They were completely blown away when Thomas finally spoke his first words a year and a half ago, “I want eggs.” His vocabulary has grown through lots of hard work and gradually over time. He is now able to express himself better with words and small phrases. It has opened up so much for Thomas and his family.
Thomas does not like loud noises and wears his headphones if overstimulated. He also does not enjoy large crowds unless it is people that he knows and trusts.
Photographing and filming their session in a documentary approach was perfect for this family. I was able to come in with no time constraints and focus on being in an environment where Thomas feels safe and secure and where their day-to-day life unfolds. Home is really where your memories are made, after all!
By watching and observing, my goal was to show not just their struggles but also their victories, the ability to overcome obstacles, and the love this family shares with each other.
Through lots of communication and their application with Spectrum Inspired, we could settle on what moments we wanted to capture in sharing their story.
Thomas loves dinosaurs, sharks, Disney movies and characters, and his iPad. It was so great to observe him just being himself! He constantly had his characters and his iPad with him, arranging his characters just so and interacting with his mom, dad, and sister. He is silly and engaged with things that he loves.
Thomas also loves water and the motions of jumping and spinning. Spinning in circles was one of the earliest signs that Tracy noticed with Thomas.
They have a small trampoline he often jumps on to relax and decompress. As soon as they moved to their beautiful home with a large space in the backyard, one of their first additions was a large trampoline for Thomas to jump on.
Little Natalie was also born prematurely, but over a year and a half, she shows no signs of delays or autism.
As we sat and talked during Natalie’s nap and while Thomas had lunch, we talked about difficult textures and sounds for Thomas. Many times children with autism have difficulties with textures in foods and clothing, which limits things they like and can tolerate.
Things like haircuts can be traumatic for children with autism, and she had expressed their challenges with navigating this with Thomas. His haircuts are done by his aunt, whom he trusts, and there is a whole process to it; as the conversation unfolded, we decided it would be perfect for documenting this aspect of his life as well, as he needed a haircut. So with a phone call to his aunt, we arranged it spontaneously, and I am so happy she could come over and was willing to document it! Keeping him still, occupied, and with just the right amount of distraction was a process you could tell had taken lots of time to fine-tune.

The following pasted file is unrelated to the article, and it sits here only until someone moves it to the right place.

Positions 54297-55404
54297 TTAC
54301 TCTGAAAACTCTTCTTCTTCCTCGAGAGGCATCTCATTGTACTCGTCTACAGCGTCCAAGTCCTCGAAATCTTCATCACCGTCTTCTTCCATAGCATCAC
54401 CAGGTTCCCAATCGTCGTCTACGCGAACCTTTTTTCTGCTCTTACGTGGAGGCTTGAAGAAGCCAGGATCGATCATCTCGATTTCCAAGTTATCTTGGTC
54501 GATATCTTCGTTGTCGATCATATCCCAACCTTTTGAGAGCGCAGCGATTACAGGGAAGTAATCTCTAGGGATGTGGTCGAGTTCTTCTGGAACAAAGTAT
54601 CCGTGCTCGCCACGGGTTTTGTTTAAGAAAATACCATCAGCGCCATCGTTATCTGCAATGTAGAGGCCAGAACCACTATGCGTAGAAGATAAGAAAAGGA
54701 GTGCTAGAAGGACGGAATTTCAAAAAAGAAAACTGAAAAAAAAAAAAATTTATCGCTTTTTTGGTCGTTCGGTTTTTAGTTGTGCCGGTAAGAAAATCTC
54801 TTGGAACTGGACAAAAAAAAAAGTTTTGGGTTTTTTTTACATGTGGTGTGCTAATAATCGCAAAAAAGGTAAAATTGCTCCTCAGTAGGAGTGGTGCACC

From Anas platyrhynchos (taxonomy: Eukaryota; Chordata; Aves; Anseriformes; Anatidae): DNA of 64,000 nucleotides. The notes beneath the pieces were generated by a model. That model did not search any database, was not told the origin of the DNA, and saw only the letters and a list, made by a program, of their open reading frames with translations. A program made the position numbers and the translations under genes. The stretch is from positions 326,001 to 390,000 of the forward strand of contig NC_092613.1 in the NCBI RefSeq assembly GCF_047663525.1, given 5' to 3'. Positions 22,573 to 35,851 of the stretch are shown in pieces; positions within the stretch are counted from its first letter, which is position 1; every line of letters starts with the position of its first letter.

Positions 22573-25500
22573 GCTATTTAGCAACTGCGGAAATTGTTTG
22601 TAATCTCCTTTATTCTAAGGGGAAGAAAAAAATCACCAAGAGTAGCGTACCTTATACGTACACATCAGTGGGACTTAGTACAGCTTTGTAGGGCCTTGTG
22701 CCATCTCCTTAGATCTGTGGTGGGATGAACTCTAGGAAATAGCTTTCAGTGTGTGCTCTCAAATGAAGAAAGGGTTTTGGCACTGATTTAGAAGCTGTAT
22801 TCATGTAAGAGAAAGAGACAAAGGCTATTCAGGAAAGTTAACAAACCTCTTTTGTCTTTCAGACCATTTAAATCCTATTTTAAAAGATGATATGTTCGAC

We wanted to end our day by capturing family portraits, so as the afternoon set in, we all headed to a beautiful park in their community and let the kids play a bit, and then gathered everyone together for portraits. By this point in our day, I was pretty blown away and so moved by them all.
Their love for each other was evident in everything they did and naturally. I am so grateful that they were willing to trust me in their home and tell their story. I am grateful I saw Thomas’ warm and gentle nature and can’t wait to see what lies in store for him and his family as they continue to navigate life on the Spectrum. I do not doubt that he will continue to grow and learn through the support and love he receives from his family.
As we head into April and autism awareness month, be on the lookout for stories like Thomas’, and into learning about and volunteering for organizations that help spread education and awareness on autism and the many facets and faces of those that live on the wide spectrum.
There are so many incredible stories to be told and so much to be done in educating our communities about autism and life on the spectrum.
Thank you so much to the Wurm-Donofrio family for being willing to share your story with us all!
If you are interested in documenting your story or applying to be a Spectrum Inspired photographer, check out the Spectrum Inspired community and apply!
Now be sure to follow our beautiful blog link to check out the incredible work of a group of 5 very different photographers and the varied stories we have to tell!
Monday, April 1st, 2019
It’s an honor that you let me capture yours.